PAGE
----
April 27, 2018
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Brewer council to unveil land probe findings

By Nok-Noi Ricker, BDN Staff

BREWER, Maine — The Portland attorney hired to investigate whether anything shady happened when Brewer Housing Authority purchased land from Calvin Bubar, who resigned as board chairman two months before the sale was complete, is ready to present his findings.

James Cohen of the Portland law firm Verrill Dana will present the results of his six-month investigation to the City Council at a special meeting at 8:30 a.m. Thursday.

“It should be an interesting meeting,” Councilor Larry Doughty said Monday.

The council hired Cohen to see whether any laws — particularly the state’s conflict of interest law — were broken when the housing authority purchased 258 Chamberlain St. from Bubar and his wife on Oct. 7, 2009.

Bubar served as chairman of the housing authority board until he submitted his resignation on July 9, 2009, the day before the purchase and sale agreement for his property was signed. He technically was still on the board until the Brewer City Council accepted his resignation on July 14.

Bubar was chairman while discussions about purchasing his property were ongoing, according to the board’s meeting minutes. He did not sign the purchase and sales agreement paperwork as a board member, but he was still officially on the board when it was signed.

Brewer city leaders became concerned there was a possible conflict of interest in early October after learning that the housing authority planned to pay Bubar $280,000 for his 4.16-acre Chamberlain Street parcel that is valued by the city for property taxes at $88,000.

City councilors held an executive session Oct. 1 to discuss the matter and at their Oct. 13 meeting voted to ask the state Attorney General’s Office to review the case.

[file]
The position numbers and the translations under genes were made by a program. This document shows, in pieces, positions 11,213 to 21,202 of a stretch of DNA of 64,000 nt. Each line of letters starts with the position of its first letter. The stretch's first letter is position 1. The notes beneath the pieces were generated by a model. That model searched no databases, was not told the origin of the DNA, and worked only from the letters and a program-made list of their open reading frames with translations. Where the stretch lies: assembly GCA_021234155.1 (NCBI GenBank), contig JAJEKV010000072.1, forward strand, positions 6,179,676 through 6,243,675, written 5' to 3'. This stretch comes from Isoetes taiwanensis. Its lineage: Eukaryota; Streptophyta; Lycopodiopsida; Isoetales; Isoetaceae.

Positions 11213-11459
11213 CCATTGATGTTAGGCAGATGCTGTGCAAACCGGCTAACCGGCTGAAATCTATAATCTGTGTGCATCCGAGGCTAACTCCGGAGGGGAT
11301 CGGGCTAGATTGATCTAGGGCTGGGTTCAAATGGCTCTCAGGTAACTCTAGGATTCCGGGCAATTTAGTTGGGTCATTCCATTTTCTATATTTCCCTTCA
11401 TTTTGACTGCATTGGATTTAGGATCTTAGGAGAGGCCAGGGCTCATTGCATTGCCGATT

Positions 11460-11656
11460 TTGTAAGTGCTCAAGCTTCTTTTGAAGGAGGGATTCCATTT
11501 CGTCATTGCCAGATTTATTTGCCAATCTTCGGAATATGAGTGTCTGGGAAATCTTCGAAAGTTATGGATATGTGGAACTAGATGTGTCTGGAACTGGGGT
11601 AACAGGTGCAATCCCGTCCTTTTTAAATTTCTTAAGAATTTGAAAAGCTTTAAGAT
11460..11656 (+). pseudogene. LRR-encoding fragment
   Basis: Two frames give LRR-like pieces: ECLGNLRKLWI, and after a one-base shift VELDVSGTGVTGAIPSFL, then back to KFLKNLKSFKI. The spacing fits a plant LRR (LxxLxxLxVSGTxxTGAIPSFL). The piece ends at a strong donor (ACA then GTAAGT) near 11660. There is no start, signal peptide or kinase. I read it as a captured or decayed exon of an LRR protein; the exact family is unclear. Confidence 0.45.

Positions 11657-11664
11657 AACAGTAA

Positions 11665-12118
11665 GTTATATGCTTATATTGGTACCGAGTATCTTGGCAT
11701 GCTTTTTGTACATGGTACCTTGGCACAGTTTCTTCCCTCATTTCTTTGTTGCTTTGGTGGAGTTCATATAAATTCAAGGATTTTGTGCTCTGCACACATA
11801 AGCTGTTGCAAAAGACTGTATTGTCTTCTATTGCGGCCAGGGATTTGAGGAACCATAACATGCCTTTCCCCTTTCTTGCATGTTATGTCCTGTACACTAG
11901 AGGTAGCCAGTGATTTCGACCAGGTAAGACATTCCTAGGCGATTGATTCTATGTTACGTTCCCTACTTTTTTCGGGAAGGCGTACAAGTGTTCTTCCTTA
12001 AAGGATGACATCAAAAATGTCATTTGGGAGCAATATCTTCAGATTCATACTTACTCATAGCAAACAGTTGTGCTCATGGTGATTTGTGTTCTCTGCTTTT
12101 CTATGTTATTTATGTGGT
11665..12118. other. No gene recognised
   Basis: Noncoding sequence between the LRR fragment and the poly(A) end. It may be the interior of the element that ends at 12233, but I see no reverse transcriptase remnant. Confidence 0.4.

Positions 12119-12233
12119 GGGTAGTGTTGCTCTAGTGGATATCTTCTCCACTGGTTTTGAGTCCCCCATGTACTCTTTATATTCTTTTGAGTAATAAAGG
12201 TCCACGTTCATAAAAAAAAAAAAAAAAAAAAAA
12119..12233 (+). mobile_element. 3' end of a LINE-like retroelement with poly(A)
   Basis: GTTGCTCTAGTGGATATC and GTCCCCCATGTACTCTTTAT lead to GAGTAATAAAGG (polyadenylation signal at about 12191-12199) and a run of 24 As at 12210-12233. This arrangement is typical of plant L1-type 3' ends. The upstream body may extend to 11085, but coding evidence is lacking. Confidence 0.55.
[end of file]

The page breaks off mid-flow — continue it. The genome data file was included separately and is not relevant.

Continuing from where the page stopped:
U.S. Department of Housing and Urban Development officials decided simultaneously to review the housing authority’s books to see whether federal funds were used when the authority bought Bubar’s land.

HUD’s November review revealed no federal conflict of interest violation, but it did find that the price paid was questionable and that state laws probably were violated.

“The BHA … in purchasing the questionably priced parcel of land from the standing active Chairman of its Board of Commissioners, appears to have acted in violation of BHA policies as well as state law,” the Nov. 16 report from HUD states. “We expect the State of Maine will pursue this further.”

Officials from the Maine Attorney General’s office declined to investigate the matter, however, saying that any possible law violation did not rise to the level of crime the agency typically investigates.

Officials from that office did say they “would be happy” to review the results of an independent investigation. After hearing that, city councilors endorsed hiring Cohen.

Whether the results of Cohen’s investigation will be provided to the Attorney General’s Office for review will depend on what it states, City Manager Steve Bost said Monday.

“That [decision] will be up to the council,” he said.

The Maine conflict of interest law states: “No employee or commissioner of any authority may, within two years of that service … voluntarily acquire any interest, direct or indirect, in any contract, project or property included or planned to be included in any project of that housing authority over which the employee or commissioner has exercised responsibility, control or decisions during tenure with the authority.”

Bubar’s attorney for the land transaction was City Councilor Joseph Ferris, who has said all along that his client did nothing dishonest.

“I maintain that Cal did nothing wrong,” he said Monday.

The investigation has placed a planned senior housing project for the lot, which requires a zoning change only the City Council can make, on hold. Councilors tabled the zoning request during their January meeting and continued it for a fourth time at the April 6 meeting, because a majority of the panel wanted the investigation finished before the project moves forward.

Councilor Doughty is one who opposed moving forward with the project without the report.

“It’s been six months,” he said. “I didn’t dream it would take so long. I’m glad it’s finally getting behind us.”

The housing authority, in partnership with the social services agency Penquis of Bangor, plans to build a $5.12 million, 32-unit elderly housing project on the land. The housing authority would own the land and operate the facility, which would be built by Penquis.

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